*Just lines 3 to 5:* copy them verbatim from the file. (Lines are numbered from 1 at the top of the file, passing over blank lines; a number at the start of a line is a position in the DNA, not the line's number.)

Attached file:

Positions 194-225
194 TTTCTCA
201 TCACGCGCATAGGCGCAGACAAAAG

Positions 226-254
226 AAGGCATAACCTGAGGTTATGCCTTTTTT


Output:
201 TCACGCGCATAGGCGCAGACAAAAG

Positions 226-254
226 AAGGCATAACCTGAGGTTATGCCTTTTTT